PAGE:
Historian Garret Fagan summarizes how the Romans—the culture encountered by the early church—viewed the values of strength and weakness:
Ideas of universal human dignity were almost all but nonexistent and large swathes of the population were seen as … inherently worthless. Weak members of society were objects not of compassion but of derision. More than most, Romans lionized strength over weakness, victory over defeat, dominion over obedience. Losers paid a harsh price and got what they deserved, and [resisters] were to be ruthlessly handled … Roman politics became a ruthless game of total winners and abject losers … The drive to dominate and not be forced to bow before a rival was paramount.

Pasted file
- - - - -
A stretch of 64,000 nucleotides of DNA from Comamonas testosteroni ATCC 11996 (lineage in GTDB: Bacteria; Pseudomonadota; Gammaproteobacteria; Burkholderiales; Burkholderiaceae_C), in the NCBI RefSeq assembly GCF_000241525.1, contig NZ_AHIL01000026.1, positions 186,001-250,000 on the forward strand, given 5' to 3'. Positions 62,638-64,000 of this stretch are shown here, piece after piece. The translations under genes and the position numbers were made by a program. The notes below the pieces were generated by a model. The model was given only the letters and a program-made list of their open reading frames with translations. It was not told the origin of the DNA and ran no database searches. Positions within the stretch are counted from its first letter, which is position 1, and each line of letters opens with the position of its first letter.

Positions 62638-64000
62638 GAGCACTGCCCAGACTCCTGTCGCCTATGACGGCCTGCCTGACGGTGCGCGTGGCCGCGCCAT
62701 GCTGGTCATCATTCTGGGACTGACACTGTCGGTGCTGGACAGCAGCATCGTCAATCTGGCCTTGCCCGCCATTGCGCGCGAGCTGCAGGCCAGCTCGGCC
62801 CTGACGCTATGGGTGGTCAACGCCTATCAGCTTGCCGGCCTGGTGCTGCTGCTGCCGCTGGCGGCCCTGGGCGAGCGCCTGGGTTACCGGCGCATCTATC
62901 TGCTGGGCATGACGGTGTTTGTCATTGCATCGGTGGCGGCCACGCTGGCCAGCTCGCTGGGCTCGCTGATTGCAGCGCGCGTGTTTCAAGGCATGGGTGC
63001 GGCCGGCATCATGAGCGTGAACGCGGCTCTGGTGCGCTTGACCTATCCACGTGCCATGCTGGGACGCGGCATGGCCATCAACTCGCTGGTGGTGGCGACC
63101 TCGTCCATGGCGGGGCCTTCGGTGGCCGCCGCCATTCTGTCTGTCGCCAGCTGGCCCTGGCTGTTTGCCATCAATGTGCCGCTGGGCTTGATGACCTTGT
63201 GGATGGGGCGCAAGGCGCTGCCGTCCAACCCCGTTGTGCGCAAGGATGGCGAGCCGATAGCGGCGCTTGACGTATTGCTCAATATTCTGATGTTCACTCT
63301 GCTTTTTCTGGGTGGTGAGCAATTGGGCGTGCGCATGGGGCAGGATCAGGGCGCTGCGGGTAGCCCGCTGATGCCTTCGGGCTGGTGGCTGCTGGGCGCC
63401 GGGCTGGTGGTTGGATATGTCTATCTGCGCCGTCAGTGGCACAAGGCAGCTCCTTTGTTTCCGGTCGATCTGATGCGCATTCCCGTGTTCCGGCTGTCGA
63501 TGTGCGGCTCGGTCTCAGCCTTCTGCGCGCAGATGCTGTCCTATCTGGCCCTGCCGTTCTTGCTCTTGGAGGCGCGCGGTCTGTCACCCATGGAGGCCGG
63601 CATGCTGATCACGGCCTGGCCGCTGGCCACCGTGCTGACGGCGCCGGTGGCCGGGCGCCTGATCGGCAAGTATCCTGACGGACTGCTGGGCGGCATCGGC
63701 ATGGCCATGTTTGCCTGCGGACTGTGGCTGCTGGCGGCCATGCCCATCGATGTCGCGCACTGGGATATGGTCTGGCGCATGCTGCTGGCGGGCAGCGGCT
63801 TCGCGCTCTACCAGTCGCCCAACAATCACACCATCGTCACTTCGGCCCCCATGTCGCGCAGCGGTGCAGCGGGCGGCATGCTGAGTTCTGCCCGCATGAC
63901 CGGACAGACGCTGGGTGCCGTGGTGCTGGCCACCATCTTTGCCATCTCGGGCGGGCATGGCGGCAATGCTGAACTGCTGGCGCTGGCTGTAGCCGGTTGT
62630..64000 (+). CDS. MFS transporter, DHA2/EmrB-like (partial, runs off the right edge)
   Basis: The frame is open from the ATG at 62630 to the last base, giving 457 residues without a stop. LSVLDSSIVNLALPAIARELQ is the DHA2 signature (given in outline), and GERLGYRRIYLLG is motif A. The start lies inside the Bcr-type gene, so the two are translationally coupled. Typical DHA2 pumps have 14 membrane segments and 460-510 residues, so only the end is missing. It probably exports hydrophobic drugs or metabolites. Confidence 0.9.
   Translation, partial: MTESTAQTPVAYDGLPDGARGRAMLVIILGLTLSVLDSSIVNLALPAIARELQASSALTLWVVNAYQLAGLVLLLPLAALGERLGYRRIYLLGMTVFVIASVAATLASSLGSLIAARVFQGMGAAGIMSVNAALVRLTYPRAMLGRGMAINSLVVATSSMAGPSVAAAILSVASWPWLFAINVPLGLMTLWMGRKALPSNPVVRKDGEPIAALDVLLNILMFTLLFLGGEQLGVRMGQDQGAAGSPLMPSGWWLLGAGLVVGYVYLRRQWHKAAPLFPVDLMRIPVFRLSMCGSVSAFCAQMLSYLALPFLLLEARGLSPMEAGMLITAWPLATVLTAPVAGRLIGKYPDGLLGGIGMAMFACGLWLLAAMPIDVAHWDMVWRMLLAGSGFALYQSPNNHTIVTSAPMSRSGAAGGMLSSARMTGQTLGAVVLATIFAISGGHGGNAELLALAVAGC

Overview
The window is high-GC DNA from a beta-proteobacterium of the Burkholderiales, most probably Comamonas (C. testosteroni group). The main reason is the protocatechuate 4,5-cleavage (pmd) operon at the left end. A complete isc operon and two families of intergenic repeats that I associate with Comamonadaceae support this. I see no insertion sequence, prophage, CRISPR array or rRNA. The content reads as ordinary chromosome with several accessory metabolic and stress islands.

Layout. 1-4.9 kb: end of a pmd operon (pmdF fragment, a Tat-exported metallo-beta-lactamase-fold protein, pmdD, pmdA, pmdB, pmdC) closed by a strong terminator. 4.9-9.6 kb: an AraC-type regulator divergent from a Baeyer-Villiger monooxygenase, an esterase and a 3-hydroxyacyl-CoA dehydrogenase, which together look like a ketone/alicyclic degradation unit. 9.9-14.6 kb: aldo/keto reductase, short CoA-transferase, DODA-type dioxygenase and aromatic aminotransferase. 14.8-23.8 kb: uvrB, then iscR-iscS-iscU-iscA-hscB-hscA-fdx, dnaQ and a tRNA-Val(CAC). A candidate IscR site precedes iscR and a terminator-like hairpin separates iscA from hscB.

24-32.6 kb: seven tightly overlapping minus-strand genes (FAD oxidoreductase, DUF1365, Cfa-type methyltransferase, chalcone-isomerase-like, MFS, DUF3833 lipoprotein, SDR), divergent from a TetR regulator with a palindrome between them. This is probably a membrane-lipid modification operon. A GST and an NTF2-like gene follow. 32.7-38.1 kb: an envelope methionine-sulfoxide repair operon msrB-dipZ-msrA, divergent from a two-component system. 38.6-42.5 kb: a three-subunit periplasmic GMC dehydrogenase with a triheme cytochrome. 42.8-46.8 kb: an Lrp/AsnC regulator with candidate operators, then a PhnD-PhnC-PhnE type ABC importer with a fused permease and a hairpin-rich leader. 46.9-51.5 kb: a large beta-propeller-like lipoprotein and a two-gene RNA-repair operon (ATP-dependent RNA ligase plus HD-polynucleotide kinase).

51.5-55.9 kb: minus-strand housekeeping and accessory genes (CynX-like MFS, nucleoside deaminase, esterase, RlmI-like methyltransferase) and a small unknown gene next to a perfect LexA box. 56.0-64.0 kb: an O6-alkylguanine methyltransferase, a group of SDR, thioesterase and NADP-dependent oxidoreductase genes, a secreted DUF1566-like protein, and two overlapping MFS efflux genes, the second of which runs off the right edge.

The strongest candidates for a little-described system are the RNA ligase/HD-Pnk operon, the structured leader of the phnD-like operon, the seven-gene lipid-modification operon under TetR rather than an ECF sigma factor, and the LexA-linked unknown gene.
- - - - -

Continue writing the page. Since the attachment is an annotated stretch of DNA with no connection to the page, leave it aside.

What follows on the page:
Is it any wonder why people can’t understand what Paul called the foolishness of the Cross? I Corinthians 1:22-25… "For Jews demand signs and Greeks seek wisdom, but we preach Christ crucified, a stumbling block to Jews and folly to Gentiles, but to those who are called, both Jews and Greeks, Christ the power of God and the wisdom of God. For the foolishness of God is wiser than men, and the weakness of God is stronger than men."